By Lisa Rapaport

(Reuters Health) – People with no more than a high school education may be less likely to die by suicide when minimum wages rise, a U.S. study suggests.

Researchers examined the difference between state and federal minimum hourly wages as well as state unemployment and suicide rates for adults 18 to 64 years old between 1990 and 2015.

Nationwide, there were 478 changes in state minimum wages during the study period. The difference in annual wages for full-time workers in states with the federally established minimum wage and workers in states with higher minimum wages averaged $2,200.

Each $1 increase in minimum wage was associated with 3.5% – 6% decreases in suicide rates among adults without education beyond high school, researchers calculated. Minimum wage hikes didn’t appear to impact suicide rates for people with more education, however.

“Minimum wage laws can potentially intervene in the wealth-health relationship to improve wellbeing of those working at low-wage jobs and their dependents, who have less access to resources and are at higher risk of depression and suicide,” said lead study author John Kaufman of the Rollins School of Public Health at Emory University in Atlanta.

“Given the persistent social stigmas associated with mental health issues in the U.S. and elsewhere, we need to realize that upstream societal factors affect mental health,” Kaufman said by email. “It is likely more effective to make upstream changes to improve health, rather than leaving it up to individuals struggling with depression and suicidal thoughts and their families or friends to navigate on their own.”

Suicide rates have long been higher in low-income households than among more affluent people, previous research suggests. Raising the minimum wage has been linked to a number of positive outcomes for low-income Americans including higher odds of graduating high school and lower odds of having unmet medical needs.

At the start of the study in 1990, 36 states had a minimum wage equal to the federal rate; by 2015, this had fallen to 21 states, according to the report in the Journal of Epidemiology and Community Health.

Between 1990 and 2015, the study found, 399,206 people with a high school education or less took their own lives compared with 140,176 people with a college degree or more.

The impact of minimum wage increases on suicide rates among less-educated Americans was most pronounced during periods of high unemployment.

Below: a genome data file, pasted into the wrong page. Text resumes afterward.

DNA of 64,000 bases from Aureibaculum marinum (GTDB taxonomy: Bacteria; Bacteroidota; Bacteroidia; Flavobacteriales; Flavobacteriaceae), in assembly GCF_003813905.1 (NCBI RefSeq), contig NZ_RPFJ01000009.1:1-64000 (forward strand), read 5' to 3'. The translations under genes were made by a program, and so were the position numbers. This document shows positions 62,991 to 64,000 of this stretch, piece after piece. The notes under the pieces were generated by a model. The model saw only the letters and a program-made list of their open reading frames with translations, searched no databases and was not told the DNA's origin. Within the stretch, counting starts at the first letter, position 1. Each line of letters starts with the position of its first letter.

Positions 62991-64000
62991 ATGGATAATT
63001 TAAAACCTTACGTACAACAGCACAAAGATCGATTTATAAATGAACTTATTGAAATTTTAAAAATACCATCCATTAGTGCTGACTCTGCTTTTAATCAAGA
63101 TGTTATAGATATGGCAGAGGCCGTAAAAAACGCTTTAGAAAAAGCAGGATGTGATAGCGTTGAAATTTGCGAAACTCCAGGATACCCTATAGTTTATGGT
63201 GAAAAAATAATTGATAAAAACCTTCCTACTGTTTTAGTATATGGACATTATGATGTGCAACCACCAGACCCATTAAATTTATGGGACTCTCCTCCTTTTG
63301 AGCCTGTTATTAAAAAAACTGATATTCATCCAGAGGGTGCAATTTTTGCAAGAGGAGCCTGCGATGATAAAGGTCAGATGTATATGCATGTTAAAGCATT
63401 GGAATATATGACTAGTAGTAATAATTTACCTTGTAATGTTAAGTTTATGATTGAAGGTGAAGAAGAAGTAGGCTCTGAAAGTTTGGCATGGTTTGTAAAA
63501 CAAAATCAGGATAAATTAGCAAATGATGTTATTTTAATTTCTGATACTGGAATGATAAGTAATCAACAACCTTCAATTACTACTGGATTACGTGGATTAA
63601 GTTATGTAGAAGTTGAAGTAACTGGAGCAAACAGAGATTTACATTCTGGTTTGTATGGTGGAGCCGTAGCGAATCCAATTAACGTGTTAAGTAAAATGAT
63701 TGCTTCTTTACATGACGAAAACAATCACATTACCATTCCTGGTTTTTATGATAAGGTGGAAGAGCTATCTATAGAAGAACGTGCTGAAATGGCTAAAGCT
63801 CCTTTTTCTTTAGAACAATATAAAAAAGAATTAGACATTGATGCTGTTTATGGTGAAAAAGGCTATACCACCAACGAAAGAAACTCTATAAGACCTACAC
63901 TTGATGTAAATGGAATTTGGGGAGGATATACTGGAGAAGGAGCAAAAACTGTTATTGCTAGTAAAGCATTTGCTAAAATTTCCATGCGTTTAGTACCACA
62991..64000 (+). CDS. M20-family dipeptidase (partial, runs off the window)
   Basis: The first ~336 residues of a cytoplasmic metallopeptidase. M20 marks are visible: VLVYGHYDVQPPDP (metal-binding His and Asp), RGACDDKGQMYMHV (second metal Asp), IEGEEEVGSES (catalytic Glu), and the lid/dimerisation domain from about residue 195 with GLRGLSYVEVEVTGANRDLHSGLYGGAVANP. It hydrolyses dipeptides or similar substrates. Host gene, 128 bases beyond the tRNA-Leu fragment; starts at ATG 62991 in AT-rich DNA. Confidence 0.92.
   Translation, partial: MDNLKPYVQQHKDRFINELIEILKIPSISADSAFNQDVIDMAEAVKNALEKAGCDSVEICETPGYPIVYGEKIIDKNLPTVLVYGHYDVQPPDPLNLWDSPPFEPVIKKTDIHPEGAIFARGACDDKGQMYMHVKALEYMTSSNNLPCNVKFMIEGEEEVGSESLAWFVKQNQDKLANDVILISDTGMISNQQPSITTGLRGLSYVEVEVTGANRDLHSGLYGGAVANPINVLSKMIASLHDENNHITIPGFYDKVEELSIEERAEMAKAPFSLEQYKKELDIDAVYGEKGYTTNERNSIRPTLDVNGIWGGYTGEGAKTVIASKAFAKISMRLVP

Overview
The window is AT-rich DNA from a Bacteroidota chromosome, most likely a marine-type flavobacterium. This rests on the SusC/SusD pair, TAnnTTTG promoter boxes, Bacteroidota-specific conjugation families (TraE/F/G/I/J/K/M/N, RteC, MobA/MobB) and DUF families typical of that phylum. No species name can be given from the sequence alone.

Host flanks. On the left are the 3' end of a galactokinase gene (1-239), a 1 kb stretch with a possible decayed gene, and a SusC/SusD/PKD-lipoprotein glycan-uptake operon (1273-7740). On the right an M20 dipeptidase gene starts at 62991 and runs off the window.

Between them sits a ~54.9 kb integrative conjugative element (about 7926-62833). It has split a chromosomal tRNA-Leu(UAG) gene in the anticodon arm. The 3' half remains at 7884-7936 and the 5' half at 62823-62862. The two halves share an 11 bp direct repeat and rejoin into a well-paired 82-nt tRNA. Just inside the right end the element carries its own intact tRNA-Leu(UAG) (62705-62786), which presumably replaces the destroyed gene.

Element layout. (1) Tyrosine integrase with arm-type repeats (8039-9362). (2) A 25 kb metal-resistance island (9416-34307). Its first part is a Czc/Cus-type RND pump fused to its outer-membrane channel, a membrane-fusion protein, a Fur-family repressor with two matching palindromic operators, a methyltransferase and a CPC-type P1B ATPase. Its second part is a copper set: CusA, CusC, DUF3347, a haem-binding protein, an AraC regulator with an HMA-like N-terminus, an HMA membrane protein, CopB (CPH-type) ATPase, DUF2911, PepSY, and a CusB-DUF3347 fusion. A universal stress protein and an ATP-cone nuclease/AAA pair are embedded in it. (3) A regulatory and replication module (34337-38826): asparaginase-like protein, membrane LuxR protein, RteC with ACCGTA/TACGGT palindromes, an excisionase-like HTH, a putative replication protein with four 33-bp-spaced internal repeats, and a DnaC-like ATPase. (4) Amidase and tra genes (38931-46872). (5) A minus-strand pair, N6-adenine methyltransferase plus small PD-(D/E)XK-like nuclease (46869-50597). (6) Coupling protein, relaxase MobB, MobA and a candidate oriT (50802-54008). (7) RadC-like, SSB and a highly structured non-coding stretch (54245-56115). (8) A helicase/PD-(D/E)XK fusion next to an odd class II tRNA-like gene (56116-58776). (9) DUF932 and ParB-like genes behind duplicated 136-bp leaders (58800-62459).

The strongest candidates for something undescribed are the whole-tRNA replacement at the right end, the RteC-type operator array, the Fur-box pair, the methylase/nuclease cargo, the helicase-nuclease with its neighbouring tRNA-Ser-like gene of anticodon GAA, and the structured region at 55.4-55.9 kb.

“Minimum wage laws may be especially important during periods of high unemployment when employers have an incentive to lower wages, which can increase financial stress on workers,” said Alex Gertner, a researcher at the Gillings School of Global Public Health at the University of North Carolina, Chapel Hill, who wasn’t involved in the study.

“Minimum wages laws may also help keep wages higher during economic downturns so that workers can help unemployed friends and family members,” Gertner said by email.

After the 2009 peak in unemployment following the financial crash, 13,800 suicides could have been prevented between 2009 and 2015 among less-educated working-age adults with a $1 increase in the hourly minimum wage, researchers calculated. A $2 increase could have prevented 25,900 suicides during this period, they estimate.

Over the entire 26-year period, the researchers estimated that a $1 increase in the hourly minimum wage could have avoided 27,550 suicides in this group of workers, while a $2 increase could have prevented 57,350 suicides.

The study wasn’t a controlled experiment designed to prove whether or how wages might directly impact mental health or suicide rates.

Still, the results add to evidence that economic policies can directly affect health and longevity, said Martin McKee, a researcher at the London School of Hygiene and Tropical Medicine in the UK who wasn’t involved in the study.

“There is a widespread narrative, especially in the U.S., that everyone is responsible for looking after themselves,” McKee said by email. “This study, taken with the other evidence, provides a strong argument for legislation to protect workers who are too easily exploited by unscrupulous employers.”

SOURCE: https://bit.ly/2QFgv6i Journal of Epidemiology and Community Health, online January 7, 2020.